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Keeper Security: UK Citizens Losing Millions From Personal Accounts Due to Poor Password Protection

In an all-exposing report, Keeper Security has uncovered the UK's password hygiene secrets, highlighting that half the respondents surveyed had been hacked at least once. The report explores shocking insights about the loss of sensitive information, along with millions of pounds being hacked and stolen from British consumers' digital wallets and accounts.

Despite the growing awareness of hacking, Brits are ignoring basic password hygiene, unwittingly offering up information to hackers and scammers, leading to breaches of personal information and loss of funds. On average, Brits have £295 stolen, per cyberattack, as a result.

Would you rather?

In a dichotomy of what Brits would rather do compared to losing all their passwords, the report also reveals that respondents would rather not have access to TV for a week (23%), be stood up on a date (22%) or even get a root canal (12%), demonstrating the real concern for secure password protection.

Beware of hacking hotspots

The report revealed that across the country, there are particular areas highlighted as ‘hacking hotspots'. In Cardiff, 23% of respondents have experienced some form of hacking, followed closely by those in Birmingham and Leeds (both 18%), compared to the UK average of 14.9%. As widespread concern of being hacked continues to sweep the UK, consumers must take the appropriate steps to improve their digital security with stricter password hygiene.

Employing basic password hygiene

Even though many smartphones and computers notify users of data breaches, with prompts to change weak or ineffective passwords, Brits are ignoring these direct pleas for more secure solutions. Across the UK, 15% of people say they go about their daily lives knowing their passwords are compromised! With only 1 in 10 (10%) respondents changing their password every 3 to 5 months, the numbers of accounts hackers can infiltrate, and the personal information they may get, could lead to irreparable harm.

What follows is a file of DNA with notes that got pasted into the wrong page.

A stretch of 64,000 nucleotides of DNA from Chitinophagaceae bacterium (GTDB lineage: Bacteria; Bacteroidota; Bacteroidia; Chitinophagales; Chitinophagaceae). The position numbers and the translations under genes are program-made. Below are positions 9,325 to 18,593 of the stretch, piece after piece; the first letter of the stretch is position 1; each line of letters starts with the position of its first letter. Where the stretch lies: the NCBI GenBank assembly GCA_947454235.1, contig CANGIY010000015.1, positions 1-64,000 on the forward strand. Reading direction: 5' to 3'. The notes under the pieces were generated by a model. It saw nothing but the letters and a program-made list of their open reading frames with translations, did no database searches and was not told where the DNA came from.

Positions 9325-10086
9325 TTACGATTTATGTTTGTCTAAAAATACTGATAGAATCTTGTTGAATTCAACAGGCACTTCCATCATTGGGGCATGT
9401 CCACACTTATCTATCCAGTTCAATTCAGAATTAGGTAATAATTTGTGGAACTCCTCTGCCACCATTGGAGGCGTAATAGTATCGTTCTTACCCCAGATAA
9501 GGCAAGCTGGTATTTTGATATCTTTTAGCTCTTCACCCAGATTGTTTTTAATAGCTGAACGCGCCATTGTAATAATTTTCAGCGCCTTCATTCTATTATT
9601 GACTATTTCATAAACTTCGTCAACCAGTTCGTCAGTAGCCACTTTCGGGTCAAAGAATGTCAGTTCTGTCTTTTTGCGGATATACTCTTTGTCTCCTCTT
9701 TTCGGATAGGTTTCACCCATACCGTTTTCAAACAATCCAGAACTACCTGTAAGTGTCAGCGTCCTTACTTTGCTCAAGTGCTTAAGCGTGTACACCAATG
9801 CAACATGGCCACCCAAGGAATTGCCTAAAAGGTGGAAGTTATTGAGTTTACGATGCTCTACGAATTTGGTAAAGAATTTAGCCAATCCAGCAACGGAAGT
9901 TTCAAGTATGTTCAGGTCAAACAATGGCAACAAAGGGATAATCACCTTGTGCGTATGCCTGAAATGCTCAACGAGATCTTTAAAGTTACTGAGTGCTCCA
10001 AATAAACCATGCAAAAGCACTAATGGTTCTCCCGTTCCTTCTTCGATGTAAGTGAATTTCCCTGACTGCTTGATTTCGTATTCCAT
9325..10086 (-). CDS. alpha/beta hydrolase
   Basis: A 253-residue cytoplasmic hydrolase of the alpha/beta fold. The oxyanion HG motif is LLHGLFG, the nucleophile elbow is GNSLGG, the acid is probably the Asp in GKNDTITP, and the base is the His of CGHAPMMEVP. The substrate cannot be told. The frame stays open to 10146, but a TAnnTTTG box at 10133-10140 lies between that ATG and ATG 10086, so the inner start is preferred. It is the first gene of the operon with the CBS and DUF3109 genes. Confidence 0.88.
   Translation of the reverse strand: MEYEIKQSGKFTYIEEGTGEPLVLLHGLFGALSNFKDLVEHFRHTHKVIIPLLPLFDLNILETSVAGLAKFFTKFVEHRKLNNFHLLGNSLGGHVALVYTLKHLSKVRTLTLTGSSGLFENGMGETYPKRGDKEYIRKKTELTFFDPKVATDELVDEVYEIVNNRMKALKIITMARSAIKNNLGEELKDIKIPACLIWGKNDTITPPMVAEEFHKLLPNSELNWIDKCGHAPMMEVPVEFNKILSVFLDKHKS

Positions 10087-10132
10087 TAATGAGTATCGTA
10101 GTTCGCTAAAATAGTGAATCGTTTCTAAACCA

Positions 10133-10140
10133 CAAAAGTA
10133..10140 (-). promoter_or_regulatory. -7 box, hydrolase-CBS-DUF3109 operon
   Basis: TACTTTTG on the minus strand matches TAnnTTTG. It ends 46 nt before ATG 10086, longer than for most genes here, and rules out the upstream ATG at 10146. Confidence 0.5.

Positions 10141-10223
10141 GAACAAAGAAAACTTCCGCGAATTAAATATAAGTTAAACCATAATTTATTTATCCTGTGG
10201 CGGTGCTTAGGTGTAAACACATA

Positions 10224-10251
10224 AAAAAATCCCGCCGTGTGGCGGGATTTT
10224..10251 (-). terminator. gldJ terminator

However, regularly changing passwords is not the only concern, with Brits showing a complete lack of security judgement when creating passwords. As a nation of animal lovers, pets names came out on top of cryptic concepts, with users' birth dates closely following. But with pets' names and birthday reminders plastered across social media profiles, this leads to the question of whether UK consumers are making it far too easy for hackers to gain access with such simple password configurations.

Cracking passwords

Considering the number of accounts and logins used on a daily basis, it's also no surprise that nearly half (49%) of UK respondents use the same password for multiple sites or apps! This highlights the importance of proper password protection, as once the code is cracked for one account's password, this grants widespread access to other accounts and even more sensitive information.

"This new research shows consumers are willfully turning a blind eye to simple password hygiene as they struggle to keep themselves securely protected," said Darren Guccione, CEO and Co-founder of Keeper Security. "It's time for Brits to take control of their cybersecurity again. Using a trusted password management system is a simple first step to streamlining and securing their digital lives."

For more information on the findings of this all-exposing report, please visit

Published Wednesday, September 28, 2022 9:15 AM by David Marshall
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